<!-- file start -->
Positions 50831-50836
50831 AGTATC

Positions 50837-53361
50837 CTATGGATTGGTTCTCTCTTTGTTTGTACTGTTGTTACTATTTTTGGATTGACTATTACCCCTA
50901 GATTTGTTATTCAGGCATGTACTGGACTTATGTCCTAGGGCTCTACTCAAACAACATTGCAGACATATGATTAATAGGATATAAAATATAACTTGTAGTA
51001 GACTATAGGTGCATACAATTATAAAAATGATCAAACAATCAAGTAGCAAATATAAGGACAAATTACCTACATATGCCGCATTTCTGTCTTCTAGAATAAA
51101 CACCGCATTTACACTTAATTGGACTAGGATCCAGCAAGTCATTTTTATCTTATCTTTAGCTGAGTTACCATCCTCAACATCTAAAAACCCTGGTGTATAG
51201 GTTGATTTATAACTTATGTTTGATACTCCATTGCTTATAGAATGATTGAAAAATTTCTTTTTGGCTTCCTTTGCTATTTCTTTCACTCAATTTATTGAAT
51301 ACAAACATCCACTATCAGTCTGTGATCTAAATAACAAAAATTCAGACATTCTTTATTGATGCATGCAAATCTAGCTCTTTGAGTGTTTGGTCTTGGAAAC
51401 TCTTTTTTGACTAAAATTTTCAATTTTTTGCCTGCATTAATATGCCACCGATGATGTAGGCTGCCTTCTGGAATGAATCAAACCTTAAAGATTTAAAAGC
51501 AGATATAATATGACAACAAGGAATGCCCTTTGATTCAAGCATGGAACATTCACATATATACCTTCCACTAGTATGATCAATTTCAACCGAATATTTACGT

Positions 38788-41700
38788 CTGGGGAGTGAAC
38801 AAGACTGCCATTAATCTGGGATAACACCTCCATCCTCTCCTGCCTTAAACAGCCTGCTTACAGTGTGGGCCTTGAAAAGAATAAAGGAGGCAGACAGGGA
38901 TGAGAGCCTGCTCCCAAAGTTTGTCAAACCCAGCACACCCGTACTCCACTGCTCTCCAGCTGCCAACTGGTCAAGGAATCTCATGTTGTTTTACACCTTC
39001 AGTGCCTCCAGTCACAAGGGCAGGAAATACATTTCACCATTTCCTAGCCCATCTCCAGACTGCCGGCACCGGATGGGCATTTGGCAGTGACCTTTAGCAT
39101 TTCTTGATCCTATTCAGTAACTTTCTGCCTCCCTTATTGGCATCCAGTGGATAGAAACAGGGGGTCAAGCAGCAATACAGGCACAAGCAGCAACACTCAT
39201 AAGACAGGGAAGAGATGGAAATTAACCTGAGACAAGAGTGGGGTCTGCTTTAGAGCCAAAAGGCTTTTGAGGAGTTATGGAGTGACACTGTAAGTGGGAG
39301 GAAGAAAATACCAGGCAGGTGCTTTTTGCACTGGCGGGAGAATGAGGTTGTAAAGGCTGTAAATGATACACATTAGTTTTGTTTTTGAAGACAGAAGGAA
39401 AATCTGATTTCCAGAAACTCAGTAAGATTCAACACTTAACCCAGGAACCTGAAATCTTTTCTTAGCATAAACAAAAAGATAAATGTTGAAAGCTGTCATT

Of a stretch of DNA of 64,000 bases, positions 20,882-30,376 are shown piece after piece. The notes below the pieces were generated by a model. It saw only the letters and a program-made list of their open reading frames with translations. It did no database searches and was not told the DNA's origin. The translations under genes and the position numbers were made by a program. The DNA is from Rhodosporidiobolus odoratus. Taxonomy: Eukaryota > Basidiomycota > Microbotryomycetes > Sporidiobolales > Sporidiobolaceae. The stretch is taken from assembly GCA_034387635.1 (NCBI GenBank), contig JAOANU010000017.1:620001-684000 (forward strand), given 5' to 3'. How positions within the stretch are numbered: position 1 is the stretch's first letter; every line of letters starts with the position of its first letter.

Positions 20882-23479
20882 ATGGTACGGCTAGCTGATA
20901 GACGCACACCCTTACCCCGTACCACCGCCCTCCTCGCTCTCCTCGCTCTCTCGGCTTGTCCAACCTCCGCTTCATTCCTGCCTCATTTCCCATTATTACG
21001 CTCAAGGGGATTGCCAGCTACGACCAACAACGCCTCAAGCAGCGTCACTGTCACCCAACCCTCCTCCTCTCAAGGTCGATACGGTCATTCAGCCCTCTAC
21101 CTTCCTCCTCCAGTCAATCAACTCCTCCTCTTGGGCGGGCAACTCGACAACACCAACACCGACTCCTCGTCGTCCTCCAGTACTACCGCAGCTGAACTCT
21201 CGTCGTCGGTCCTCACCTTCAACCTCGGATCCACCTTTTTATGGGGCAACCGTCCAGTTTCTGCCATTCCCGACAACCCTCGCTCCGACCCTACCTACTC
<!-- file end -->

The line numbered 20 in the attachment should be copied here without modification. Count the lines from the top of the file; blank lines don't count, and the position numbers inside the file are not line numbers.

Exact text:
39401 AATCTGATTTCCAGAAACTCAGTAAGATTCAACACTTAACCCAGGAACCTGAAATCTTTTCTTAGCATAAACAAAAAGATAAATGTTGAAAGCTGTCATT